Some families are art families. Art families generally have a
favorite medium, but every artistic endeavor from a 2-year-old's
scribbles to an adult's woodcarving is oohed and aahed over like a
brand-new baby. The art family will discuss a project only after it
has been created and will undoubtedly decide it is perfect, because
there is no way to do art wrong.
Little Billy's third-grade clay
sculpture of a blowfish is proudly displayed on the dining table.
Aunt Rowena's watercolor of a lily graces the entrance hall.
No one ever mentions Aunt Rowena's flower-child past except when
she is hallucinating, and they never mention that her lily looks
more like an albino octopus.
Likewise, little Billy never let on that his "blowfish" was
supposed to be a flower vase. Everyone turned it on its side and
decided it was a blowfish... so that's what it is. The art family is
Our family is a science family. Our house looks like any other
from the outside, but inside, you will not see posters of
quarterbacks throwing a football or paint brushes in the silverware
drawer. In fact, if you're squeamish, you might not even want to
It no longer even fazes me when I pick up a Dixie cup in the
bathroom and see something strange in it, resting in a liquid I
can't identify. I simply put it back where I found it and hope the
disturbance didn't ruin the experiment.
Littering my son's dresser, there are parts of pocket calculators
with the liquid crystal display ripped out of them. For what reason?
I can only imagine.
Yesterday, my daughter asked everyone to write "The quick brown
fox jumped over the lazy dog" 10 times in different colors of ink to
see if the colors had an effect on one's handwriting. Everyone had a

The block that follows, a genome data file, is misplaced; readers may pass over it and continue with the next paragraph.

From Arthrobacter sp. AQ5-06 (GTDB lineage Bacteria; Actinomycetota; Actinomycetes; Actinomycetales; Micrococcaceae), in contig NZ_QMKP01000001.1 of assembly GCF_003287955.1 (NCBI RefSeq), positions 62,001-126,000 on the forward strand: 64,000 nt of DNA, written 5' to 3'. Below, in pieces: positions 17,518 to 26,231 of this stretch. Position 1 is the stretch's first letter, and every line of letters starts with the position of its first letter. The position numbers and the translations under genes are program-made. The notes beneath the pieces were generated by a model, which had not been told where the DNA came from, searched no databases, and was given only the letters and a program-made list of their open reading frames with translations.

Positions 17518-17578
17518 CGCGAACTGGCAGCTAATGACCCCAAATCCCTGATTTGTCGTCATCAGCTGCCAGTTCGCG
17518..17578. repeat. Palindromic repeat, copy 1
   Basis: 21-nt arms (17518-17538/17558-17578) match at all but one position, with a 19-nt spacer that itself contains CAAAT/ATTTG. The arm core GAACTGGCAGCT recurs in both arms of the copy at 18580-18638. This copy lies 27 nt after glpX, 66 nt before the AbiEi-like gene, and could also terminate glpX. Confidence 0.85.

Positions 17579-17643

suggestion as to how to remove any variables from this experiment.
This is considered dinner conversation.
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There are two cups sitting on top of my refrigerator. One is
growing rock candy; the other is separating tomato seeds from pulp
for planting purposes. The latter is rather gross and involves
growing mold... on purpose. It would be rude not to warn guests to
be wary of that cup. Although doing so only makes them want to look
Batteries are in constant demand, as locomotion is a popular
topic with my 10-year-old. Therefore, the TV remote is always
missing its batteries, which causes as much trouble as a missing
In the kitchen, there are graduated cylinders and petri dishes
gracing the countertop, along with evidence of my attempts to grow a
pineapple by immersing the top of said pineapple in water. This has
produced massive numbers of fruit flies, which my 15-year old uses
to test his fruit fly extermination methods.
In the basement lies the evidence of my husband's attempt to
build solar panels with our storm windows. The results of his
efforts were... inconclusive. Now he has plans to build a solar
dehydration unit with the now unsalvageable storm windows.
If, while visiting us, you were suddenly hit with the urge to
extract some tomato DNA, you'd be in luck! We have the required
mentholated spirits on ice in our freezer awaiting just such an
If someone ever brought a football into our home, it would
probably get the same reception as one of the cups on my fridge
would get in an art home: the look Spock might give you if he
thought something was... illogical.
[By LAURA SNYDER]
Laura Snyder is a nationally syndicated
columnist, author and speaker. You can reach her at
or visit www.lauraonlife.com
for more info.